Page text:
From the corporate boardroom to teaching with KG
Paul joins us as a two week volunteer on the teaching children program all the way from sunny England. Paul has taken a break from his high pressured corporate job to volunteer and travel around South East Asia. During his time on the program he has taught children aged from KG to middle school. Definitely a change from the corporate setting!
Having taken some much needed unpaid leave from my high pressure corporate job it seemed apt that my first job should be to sing ‘Heads, Shoulders, Knees and Toes’ to a group of 5-year olds. We were teaching body parts to a handful of Kindergarten children and the song proved a good method of distracting them from clambering over each other and generally bickering. They came for the ride as I added more and more pace to the routine and they struggled to keep up. Later however, the Hokey Pokey seemed to baffle them and they watched motionless. A few seconds in, after I’d put my right arm in and shaken it all about, I knew it was going to be a solo performance and there are photos to prove it.
But these were just brief exercises to keep the children entertained. By the end of the class they could recognise, say and point to around 12 body parts. Everyone’s favourite as Bell who is so smart he practically acts as interpreter between us and the other children. He did go off topic towards the end and pursue his favourite hobby of drawing Angry Birds but we could overlook that.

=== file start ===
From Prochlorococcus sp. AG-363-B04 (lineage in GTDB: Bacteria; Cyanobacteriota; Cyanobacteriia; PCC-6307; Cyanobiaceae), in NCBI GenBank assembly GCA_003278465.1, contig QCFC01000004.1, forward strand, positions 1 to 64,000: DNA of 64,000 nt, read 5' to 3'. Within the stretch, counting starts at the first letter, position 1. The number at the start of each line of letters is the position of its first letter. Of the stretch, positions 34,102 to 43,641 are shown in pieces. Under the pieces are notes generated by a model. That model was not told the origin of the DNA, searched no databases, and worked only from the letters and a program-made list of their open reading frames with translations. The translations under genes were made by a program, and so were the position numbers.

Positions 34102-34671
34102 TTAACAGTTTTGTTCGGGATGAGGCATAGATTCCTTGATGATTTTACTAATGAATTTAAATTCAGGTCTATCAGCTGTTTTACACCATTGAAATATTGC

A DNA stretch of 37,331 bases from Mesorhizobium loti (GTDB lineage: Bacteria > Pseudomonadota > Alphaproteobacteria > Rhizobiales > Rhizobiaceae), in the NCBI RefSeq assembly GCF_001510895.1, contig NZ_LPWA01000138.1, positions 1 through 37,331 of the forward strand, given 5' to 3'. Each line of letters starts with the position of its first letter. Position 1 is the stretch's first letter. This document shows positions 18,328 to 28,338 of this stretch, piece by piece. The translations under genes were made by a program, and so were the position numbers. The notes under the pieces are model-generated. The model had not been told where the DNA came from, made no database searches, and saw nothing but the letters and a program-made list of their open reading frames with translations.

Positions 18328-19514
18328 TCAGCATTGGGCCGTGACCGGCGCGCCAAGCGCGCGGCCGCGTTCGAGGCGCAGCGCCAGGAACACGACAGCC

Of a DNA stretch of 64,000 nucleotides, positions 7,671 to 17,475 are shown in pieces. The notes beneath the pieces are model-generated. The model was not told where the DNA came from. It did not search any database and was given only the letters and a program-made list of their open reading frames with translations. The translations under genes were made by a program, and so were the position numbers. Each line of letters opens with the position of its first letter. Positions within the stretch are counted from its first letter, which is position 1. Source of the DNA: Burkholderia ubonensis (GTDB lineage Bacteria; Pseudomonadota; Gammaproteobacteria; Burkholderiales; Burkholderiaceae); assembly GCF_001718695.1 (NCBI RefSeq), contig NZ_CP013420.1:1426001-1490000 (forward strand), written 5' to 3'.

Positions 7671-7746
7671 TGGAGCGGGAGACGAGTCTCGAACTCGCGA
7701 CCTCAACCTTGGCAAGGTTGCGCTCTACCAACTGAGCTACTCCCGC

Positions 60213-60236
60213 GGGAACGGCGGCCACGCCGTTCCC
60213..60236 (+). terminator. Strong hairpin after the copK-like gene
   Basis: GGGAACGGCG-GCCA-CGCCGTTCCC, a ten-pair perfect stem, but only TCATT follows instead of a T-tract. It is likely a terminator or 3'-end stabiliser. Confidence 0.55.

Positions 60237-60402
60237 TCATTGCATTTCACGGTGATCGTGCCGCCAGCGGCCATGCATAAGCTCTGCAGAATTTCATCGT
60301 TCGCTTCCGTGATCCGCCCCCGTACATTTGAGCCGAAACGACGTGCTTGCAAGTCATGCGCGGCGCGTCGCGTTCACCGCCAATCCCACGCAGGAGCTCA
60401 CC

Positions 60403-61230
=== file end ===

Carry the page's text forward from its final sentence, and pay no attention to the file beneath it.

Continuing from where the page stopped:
Some (including me) wondered whether kindergarten is too young to start these children learning English. However, once you begin to teach the older children in the school you can see that they would have benefited from earlier exposure. GVI has been in Ban Nam Khem for under a year and it will take a while until we create a major shift in English standards. At the moment there is not a wide difference between the 4 year olds and the 15 year olds when it comes to speaking. But I’m confident that Bell and many of his friends will have a much better grasp of English than his elders currently do and that they will benefit immensely from this in their later life.
Paul Currigan – Teaching Children Project Volunteer
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